I can’t quite believe it’s been a year since the last one  – and just over a year since I started this blog.  The rules have changed slightly, and this time I only have to do five things to be thankful for and five hopes for the future (which is good, as I am perennially pushed for time), but it does mean that I’ve been wondering what to choose, mulling it all over.  However, if I cogitate too long, Christmas will take me over (it did), so here goes.  First up: thankfulness.

  1. Sun, sea, boats.   My.  Word.  Have we had fun with the Clear Air Turbulence this year or what?  Every year R and I have had a brief discussion over whether we should get rid of the boat, only this year it morphed into getting another one – Poppy the Oppie joined the family at Easter and thanks to her (and a large dose of Swallows and Amazons for A) we finally got out in the boat as a family and, wonder of wonders, took it to Salcombe for a weekend.  The weather forecast was awful, it clashed with the end of term, but we chanced our arms and the sun shone and the wind blew and what a time we had.  Not only did R and I get the chance to sail together, IN THE ESTUARY, our gybing hats on backwards and clinging on for dear life, but we followed it up with a regatta AND a trophy (the first ever).  I’m still not the biggest fan of camping, but I’ll put up with it for the sake of the CAT (and if I can find away to avoid sleeping on the floor).IMG_2589
  2. This blog in particular.  Not only has it given me my voice back, but it has opened doors to me I never thought would be even slightly available to me.  I’ve spoken at things, I’ve met and made new friends, I’ve had my picture taken, it’s been read and RTd by Ken Robinson.  I’ve found a community of people who share with me aspects of my life that can be isolating – mothering a child with Down’s syndrome, part time teaching, part time working, part time parent, part time thinker of things like politics and feminism, that sort of thing.  It’s even made me some money.  It’s reminded me of the academic side of me, made me think about things I only briefly touched on many years ago, and made me wonder if I shouldn’t consider a little trip back to academia. The personal is political.
  3. He and I are both in gainful employment, and this means that we can give our children some wonderful extras like music lessons and drama clubs, visits to London and a secure home with a garden and a vegetable patch.  He has a job he loves, I have one I enjoy.  I’ve had some interviews, one of which was successful (writing moderating again), which was kind of disappointing, but, to be honest, if I had a different job I may not be able to spend time thinking and writing, so it has its advantages.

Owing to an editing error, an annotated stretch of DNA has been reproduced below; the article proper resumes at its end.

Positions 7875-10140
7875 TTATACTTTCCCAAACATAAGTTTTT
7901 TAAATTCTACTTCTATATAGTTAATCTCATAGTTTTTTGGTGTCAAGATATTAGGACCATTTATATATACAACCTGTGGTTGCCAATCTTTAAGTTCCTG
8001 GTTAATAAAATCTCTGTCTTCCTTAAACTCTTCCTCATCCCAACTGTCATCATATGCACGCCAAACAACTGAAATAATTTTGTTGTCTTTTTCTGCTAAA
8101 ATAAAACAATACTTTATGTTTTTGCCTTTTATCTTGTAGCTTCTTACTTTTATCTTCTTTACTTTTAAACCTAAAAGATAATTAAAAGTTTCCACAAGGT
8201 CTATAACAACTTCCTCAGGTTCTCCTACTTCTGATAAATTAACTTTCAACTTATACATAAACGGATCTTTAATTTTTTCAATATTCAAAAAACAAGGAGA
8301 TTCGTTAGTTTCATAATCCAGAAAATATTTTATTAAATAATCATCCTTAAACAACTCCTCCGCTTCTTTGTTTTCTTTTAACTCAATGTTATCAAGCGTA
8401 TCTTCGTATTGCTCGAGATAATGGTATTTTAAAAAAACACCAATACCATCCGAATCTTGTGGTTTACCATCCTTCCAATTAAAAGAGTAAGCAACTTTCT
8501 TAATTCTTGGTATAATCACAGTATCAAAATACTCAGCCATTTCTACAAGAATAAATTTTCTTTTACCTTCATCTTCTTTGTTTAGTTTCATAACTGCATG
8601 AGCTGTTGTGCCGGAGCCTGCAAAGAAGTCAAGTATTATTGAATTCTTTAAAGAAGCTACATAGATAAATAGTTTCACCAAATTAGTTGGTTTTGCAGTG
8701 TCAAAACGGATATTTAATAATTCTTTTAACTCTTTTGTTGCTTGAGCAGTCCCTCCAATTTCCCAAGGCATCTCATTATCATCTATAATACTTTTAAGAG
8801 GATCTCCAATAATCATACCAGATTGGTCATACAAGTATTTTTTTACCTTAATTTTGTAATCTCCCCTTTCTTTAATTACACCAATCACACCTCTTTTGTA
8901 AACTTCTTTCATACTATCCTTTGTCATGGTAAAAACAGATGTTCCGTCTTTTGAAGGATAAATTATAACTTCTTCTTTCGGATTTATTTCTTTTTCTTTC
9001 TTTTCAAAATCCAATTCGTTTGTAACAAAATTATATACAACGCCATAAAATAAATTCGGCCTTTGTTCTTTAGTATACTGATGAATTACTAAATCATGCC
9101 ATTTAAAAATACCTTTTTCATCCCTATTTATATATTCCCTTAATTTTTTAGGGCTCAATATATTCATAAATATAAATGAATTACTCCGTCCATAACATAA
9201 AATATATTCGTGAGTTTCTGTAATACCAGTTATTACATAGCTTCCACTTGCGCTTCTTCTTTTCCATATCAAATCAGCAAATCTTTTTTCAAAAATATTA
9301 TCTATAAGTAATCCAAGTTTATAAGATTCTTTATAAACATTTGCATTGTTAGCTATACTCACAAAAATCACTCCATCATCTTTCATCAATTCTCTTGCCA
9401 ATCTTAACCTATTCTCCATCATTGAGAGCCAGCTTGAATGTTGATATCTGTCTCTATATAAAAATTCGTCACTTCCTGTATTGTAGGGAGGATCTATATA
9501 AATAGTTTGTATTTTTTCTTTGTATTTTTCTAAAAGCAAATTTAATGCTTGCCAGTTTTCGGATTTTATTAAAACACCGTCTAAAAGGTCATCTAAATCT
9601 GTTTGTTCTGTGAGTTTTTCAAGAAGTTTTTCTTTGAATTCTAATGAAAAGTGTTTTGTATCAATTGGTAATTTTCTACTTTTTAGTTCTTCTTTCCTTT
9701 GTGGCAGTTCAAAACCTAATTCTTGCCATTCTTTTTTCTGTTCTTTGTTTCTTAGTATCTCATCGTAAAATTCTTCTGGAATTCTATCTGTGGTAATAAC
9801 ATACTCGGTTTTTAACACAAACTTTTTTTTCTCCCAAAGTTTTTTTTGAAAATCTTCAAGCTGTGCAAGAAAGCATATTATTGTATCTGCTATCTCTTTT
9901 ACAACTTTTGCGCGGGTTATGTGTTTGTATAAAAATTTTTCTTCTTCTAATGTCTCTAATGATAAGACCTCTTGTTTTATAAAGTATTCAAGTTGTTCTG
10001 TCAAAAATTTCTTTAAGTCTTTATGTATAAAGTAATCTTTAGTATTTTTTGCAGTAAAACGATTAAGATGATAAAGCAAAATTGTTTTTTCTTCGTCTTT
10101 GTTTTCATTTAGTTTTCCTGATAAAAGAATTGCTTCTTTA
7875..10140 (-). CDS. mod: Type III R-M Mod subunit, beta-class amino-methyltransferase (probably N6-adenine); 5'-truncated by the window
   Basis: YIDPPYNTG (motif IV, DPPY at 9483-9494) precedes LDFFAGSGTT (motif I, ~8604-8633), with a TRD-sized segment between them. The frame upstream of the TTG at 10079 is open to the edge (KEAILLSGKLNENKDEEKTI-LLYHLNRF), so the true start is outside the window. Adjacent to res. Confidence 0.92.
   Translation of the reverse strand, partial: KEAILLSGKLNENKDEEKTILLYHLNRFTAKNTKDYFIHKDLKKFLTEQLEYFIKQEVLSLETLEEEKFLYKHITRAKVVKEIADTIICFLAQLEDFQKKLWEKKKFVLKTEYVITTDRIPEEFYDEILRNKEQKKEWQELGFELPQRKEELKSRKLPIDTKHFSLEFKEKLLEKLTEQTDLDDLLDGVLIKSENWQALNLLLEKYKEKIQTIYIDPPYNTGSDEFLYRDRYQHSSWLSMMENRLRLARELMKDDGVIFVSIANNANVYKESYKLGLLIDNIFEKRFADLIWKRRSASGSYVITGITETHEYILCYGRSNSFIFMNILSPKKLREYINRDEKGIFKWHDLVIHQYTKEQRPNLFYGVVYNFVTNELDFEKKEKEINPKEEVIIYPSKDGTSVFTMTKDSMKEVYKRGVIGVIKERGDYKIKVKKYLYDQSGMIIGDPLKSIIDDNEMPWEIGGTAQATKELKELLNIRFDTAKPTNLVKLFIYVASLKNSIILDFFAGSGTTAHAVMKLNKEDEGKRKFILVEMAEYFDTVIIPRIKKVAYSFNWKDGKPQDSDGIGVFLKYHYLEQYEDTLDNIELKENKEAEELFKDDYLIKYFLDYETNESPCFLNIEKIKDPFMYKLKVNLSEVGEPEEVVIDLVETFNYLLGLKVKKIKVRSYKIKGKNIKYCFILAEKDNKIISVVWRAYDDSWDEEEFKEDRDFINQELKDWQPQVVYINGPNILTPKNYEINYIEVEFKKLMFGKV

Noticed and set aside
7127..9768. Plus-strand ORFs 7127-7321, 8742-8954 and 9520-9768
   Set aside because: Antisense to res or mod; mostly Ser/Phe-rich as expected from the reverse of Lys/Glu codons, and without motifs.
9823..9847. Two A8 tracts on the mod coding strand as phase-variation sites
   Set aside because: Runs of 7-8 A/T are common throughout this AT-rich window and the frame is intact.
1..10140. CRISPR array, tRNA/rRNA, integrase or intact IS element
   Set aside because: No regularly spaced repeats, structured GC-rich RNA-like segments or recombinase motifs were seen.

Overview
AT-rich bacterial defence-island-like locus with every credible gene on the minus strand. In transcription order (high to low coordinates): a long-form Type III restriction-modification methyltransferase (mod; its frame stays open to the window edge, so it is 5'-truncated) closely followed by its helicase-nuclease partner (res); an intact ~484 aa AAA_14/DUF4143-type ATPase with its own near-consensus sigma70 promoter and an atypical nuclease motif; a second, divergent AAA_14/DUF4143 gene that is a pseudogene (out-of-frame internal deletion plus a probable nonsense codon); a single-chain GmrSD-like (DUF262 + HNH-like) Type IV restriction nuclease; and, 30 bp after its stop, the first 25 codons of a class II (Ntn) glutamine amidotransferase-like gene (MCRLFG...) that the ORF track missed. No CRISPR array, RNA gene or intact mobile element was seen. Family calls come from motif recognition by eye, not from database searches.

4. Posh hotels. I’ve had TWO stays in them! TWO! One in York with the whole family for an edu-conference, and one in Caernarfon, prior to our assault on Snowdon.  I’m so glad we finally did it – and I’m so glad that we finally made it to the top together.  R and me.  Team of two.  Sunshine all the way there and all the way back.  Even if my legs were agony afterwards.IMG_1597
  5. We have each other. We are here, all five of us.  We had an unexpected death in the family not very long ago. Nothing very much happening, except hanging out with the people you love, and who love you in return is something to be eternally thankful for.



And hopes for the future.


  1. I need to learn to cope better with a whole lot of things.  I’ve always been a bit of a taker of things far too seriously.  As well as finding physical balance, I need mental balance too.  I’m sure my mum, who has to listen to most of my railing and ranting  against the state of the world and my place in it will be grateful if I can manage to do at least a little of this.  As part of this I would like to change my working timetable at the very least.
  2. Meet people. Partly thanks to a different work schedule, I haven’t managed to see half the people I would like to.  Next year, I would like to see more of the people I love who I don’t see so much (my dad and my sister), meet up with old friends more (you know who you are my lovelies), and meet new friends in the flesh, in particular the online community who have welcomed me and made me feel part of their own.  Jonny, Tom, Sue, Hayley, Paul, Kirsty, Jane, Tim, Carol, Jill, Ross, Mark, Rory, Joanne, Simon, Jarlath, Jules, Rachel – the list goes on and on.  It might take me a while to organise my temporary escape from the bonds of motherhood, but I’ll see what I can do.
  3. Music.  I want to make some room for that.  I have a couple of pieces I have never been able to play on the piano and we now have a ‘cello in the house.  I am sorely tempted by a choir.IMG_2967
  4. I plan to start a MEd soon – but the university hasn’t impressed me very much with its lack of organisation so far, so I may well complete a module there and then consider my options.  All advice on this front is welcome.  It’s a financial commitment that will be quite hard to meet, so I don’t want to be paying for something and not getting anything out of it, if you know what I mean.  I am getting awkward and hard to please, aren’t I?
  5. My children. I hope they are happy.  I hope they are healthy.  I hope they know how much they are loved.